Montreal·Black Changemakers

Meet Suzanne Taffot, a lawyer and opera singer on a mission

Suzanne Taffot holds a master’s degree in opera singing. She studied law at the same time. She just opened Heritt avocats, a firm of seven Black lawyers who practise immigration law, civil law, family law, and business law.

She opened an all-Black law firm and is an opera singer

Suzanne Taffot says one of her motivations for doing what she does is her children. She want them to know they can be anything they want. (Kevin Calixte)

CBC Quebec is highlighting people from the province's Black communities who are giving back, inspiring others and helping to shape our future. These are the Black Changemakers.

Suzanne Taffot says she would be happy if a day could have just a few more hours in it.

Her yearning for a 34- to 48-hour day makes sense when you consider she runs a law firm and is also an opera singer. Alas, like the rest of us, she must contend with only 24 hours. So, she's had to figure out how to get everything done.

"You have to be 100 per cent committed to what you're doing and having a team, because without my team, I [wouldn't] be able to do both," she said.

Taffot holds a master's degree in opera singing. She studied law at the same time. She just opened Heritt avocats, a firm of seven Black lawyers and interns who practise immigration law, civil law, family law, and business law.

Heritt is an acronym, she explains. It stands for heritage, equity, resilience, integrity, transparency and tenacity.

Those words represent the characteristics she values in her heroes, who include Michelle Obama. They remind her of her mother, who raised her as a single mother in Cameroon, and her female ancestors, from whom she believes she inherited the fight in her.

And they represent the legacy she wants to pass down to her two sons, who are 16 and nine months old. The baby was born right around the same time George Floyd, a Black man, was murdered while in police custody in Minneapolis.

"I remember saying I have a mission because I don't want my son, I don't want my two sons, to face the same discrimination. I want them to feel safe enough. I want them to feel good enough, to feel proud enough to live in a society where they know that they can be anything, achieve anything."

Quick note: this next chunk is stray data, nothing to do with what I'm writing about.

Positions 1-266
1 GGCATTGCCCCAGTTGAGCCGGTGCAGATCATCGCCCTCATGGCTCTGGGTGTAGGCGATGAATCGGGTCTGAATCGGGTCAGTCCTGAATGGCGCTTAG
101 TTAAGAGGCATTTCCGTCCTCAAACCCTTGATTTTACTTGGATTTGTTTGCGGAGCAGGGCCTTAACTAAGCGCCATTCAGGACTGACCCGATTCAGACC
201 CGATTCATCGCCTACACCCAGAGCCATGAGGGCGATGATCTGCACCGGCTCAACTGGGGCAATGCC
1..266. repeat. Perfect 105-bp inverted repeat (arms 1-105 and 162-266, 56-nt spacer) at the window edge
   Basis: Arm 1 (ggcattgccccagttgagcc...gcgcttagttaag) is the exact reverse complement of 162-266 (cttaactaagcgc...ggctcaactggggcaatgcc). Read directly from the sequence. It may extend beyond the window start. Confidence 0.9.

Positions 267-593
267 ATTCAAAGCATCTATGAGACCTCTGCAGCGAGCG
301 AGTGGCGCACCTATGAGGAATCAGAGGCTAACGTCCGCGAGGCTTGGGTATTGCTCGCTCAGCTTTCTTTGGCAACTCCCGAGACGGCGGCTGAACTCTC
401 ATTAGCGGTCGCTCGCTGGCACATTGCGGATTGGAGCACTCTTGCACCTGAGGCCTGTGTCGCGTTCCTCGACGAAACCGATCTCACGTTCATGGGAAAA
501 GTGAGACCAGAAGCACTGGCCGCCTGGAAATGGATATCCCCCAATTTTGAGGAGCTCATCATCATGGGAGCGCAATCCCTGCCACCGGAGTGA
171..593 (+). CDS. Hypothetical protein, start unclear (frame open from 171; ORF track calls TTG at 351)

Taffot said she prides herself on taking the time to really listen to her clients, some of whom are refugees or people who are in Canada illegally, making them feel heard and giving them a second chance.

She wants to provide internships and training opportunities, knowing how hard she had to work to convince a law firm to give her a shot.

She also wants to combat the idea, which she says exists in Black communities, that white lawyers are inherently better.

Taffot is a lyric soprano and has been singing since she was 26 years old. She says her singing career helps her feel balanced.

Suzanne Taffot performs Vocalise

CBC News Montreal

3 months ago
2:53
Suzanne Taffot's performance of Vocalise by composer Rachmaninoff, under the baton of Yannick Nezet-Seguin with the Orchestre Métropolitain. (Orchestre Métropolitain) 2:53

The challenge, she said, is to find directors who concentrate on the voice, and not the picture of the character they create in their mind.

"Take a character like, for instance, Mimi in La bohème by Puccini. People who are very much used to opera can picture a Mimi, which is a white young lady, singing. So sometimes it can be hard because I feel like the director has to go beyond race."

There aren't many Black women who sing opera and as with her law career, she feels it's her mission to make sure there is representation in the arts more broadly, and opera specifically.

"We have to let other people know that we exist, that it's possible that a black young woman can sing opera even if it's not part of our culture."

The Black Changemakers is a special series recognizing individuals who, regardless of background or industry, are driven to create a positive impact in their community. From tackling problems to showing small gestures of kindness on a daily basis, these changemakers are making a difference and inspiring others. Read more stories here.

Written by Kamila Hinkson, with files from Rowan Kennedy

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